UNSC demands Houthis withdraw, end Yemen violence

UNITED NATIONS - The UN Security Council, meeting on Sunday evening, served notice on Houthi militias in Yemen to “immediately and unconditionally” withdraw from Government and security institutions, and urged all Yemeni parties to engage in good faith in the UN-brokered political talks.
Unanimously adopting a new resolution,  the 15-member Council expressed alarm at the acts of violence committed by the Houthis and their supporters, which have undermined the political transition process in Yemen, and jeopardized the country’s stability and unity, demanding that all Yemeni “parties cease all armed hostilities against the people and the legitimate authorities of Yemen.”
The Council’s action comes just days after Secretary-General Ban Ki-moon warned in a special briefing to the 15-member body that: “Yemen is collapsing before our eyes. We cannot stand by and watch.”  The UN chief reminded the international community of its “solemn obligation” under the UN Charter to “do everything possible to help Yemen step back from the brink and get the political process back on track.”
Acting on a Jordan and Britain drafted text, the Security Council “deplored the unilateral actions taken by the Houthis to dissolve parliament and take over Yemen’s Government institutions,” and reiterated its call for all Yemeni parties to adhere to resolving differences through dialogue and consultation, reject acts of violence to achieve political goals, and refrain from provocation to undermine the political transition.
UN-led peace talks have failed since a Houthi takeover ousted President Abed Rabbo Mansour Hadi and his Cabinet last month. But the resolution falls short of invoking Chapter Seven of the UN Charter allowing for military enforcement, a measure demanded by the Gulf Cooperation Council, a six-nation bloc comprising Gulf states. Since seizing power in January, the Houthis have dissolved parliament and set up their own ruling body. They say they are carrying out a “revolution” against corrupt officials and economic ruin. The president and his ministers remain under rebel house arrest.
Al Qaeda and other militants have since stepped up attacks. Yemen is home to Al Qaeda in the Arabian Peninsula, one of the global network’s most active arms, which has carried out attacks abroad.
The Council further demanded that Houthis withdraw their forces from Government institutions, including in the capital, Sana’a, and normalize the security situation in the capital and other provinces, as well as safely release President Hadi, Prime Minister Bahah, members of the Cabinet and all individuals under house arrest or arbitrarily detained. Supporting the efforts of the Gulf Cooperation Council (GCC) in assisting the political transition in Yemen, the Security Council urged all parties to agree upon and announce publicly dates for completing the constitutional consultation process, to hold a referendum on the constitution, and to conduct elections under the new electoral law pursuant to the new constitution.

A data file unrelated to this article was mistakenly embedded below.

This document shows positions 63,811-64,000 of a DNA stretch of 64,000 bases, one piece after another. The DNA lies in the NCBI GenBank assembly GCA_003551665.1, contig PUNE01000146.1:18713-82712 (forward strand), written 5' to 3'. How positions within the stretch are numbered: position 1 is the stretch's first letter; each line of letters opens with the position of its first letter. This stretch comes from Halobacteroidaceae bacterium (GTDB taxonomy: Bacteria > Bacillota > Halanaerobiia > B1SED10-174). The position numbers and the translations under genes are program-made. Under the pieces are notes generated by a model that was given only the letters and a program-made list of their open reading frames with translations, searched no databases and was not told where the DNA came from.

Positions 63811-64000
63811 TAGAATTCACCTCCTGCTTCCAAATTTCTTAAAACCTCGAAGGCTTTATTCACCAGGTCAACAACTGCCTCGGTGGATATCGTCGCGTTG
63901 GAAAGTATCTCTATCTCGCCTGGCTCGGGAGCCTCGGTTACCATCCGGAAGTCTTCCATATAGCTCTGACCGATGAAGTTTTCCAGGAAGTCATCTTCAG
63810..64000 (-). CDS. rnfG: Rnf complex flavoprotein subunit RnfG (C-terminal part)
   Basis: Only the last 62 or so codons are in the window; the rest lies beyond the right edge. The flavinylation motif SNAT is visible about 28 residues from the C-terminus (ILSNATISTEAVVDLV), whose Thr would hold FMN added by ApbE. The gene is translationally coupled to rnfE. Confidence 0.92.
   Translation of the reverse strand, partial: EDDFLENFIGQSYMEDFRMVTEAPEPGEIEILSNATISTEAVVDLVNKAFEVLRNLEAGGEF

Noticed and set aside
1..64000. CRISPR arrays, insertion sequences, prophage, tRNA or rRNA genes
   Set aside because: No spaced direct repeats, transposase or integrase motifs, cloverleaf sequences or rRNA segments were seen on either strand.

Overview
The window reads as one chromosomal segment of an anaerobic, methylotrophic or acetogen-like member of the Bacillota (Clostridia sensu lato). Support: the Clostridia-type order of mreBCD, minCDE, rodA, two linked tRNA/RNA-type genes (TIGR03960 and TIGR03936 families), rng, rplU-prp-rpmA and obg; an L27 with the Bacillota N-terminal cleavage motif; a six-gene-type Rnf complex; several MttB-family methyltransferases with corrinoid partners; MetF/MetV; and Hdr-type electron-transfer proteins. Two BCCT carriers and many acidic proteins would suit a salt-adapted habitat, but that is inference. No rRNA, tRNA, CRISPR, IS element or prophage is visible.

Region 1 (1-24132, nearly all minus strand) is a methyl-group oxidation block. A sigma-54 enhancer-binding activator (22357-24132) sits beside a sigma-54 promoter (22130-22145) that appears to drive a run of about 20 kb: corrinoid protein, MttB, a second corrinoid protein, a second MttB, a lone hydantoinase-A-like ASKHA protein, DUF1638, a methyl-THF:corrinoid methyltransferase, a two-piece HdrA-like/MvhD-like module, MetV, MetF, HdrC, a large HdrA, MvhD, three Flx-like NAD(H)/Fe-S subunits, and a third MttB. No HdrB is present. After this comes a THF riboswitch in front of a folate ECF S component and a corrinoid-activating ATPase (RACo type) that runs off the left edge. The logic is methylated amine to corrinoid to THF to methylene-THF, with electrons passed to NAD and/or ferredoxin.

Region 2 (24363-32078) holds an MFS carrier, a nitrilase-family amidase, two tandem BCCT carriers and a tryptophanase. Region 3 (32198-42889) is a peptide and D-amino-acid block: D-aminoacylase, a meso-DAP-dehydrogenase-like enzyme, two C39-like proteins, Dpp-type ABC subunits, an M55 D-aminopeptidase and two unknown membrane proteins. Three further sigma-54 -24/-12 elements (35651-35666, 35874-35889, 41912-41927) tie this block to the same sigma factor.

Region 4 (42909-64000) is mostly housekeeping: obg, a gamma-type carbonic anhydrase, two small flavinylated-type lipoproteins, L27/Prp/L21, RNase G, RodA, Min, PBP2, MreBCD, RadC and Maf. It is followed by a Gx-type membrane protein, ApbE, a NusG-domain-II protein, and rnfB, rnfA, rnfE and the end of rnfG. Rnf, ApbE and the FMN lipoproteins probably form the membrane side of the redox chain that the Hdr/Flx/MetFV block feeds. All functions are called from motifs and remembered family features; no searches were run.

Despite the formation of a new Government in November 2014 aimed at ending a period of political turbulence and bringing about a full transition towards democracy, Yemen continues to be plagued by violence and mass political demonstrations.
In recent weeks, the Secretary-General has voiced serious concern about developments following the abduction by the opposition group Ansarallah of President Abd-Rabbu Mansour Hadi’s chief of staff and the resignation of the President and Prime Minister amid a takeover of the capital, Sana’a by Houthi militants. This followed a steady deterioration since the beginning of the year as Government forces clashed with militant groups throughout the capital.In his briefing to the Council last week, the UN chief also warned that “widespread and lethal” attacks by Al-Qaeda in the Arabian Peninsula (AQAP) and escalating hostilities between AQAP and the Houthis have pushed the country to the edge of civil war. These developments, coupled with a burgeoning humanitarian crisis which has enveloped an “astounding” 61 per cent of the population, now threaten regional and international peace and security, Ban added.UN Special Adviser Jamal Benomar, who has continued to facilitate negotiations with all national stakeholders despite very difficult operational circumstances, also at that briefing, cautioned the Council that Yemen stood at a “crossroads.”
“Either the country will descend into civil war and disintegration, or the country will find a way to put the transition back on track,” he declared.
“This largely depends on the political will of Yemeni leaders. They all bear responsibility for the current state of affairs, as well as responsibility for finding a way to pull the country from the brink.

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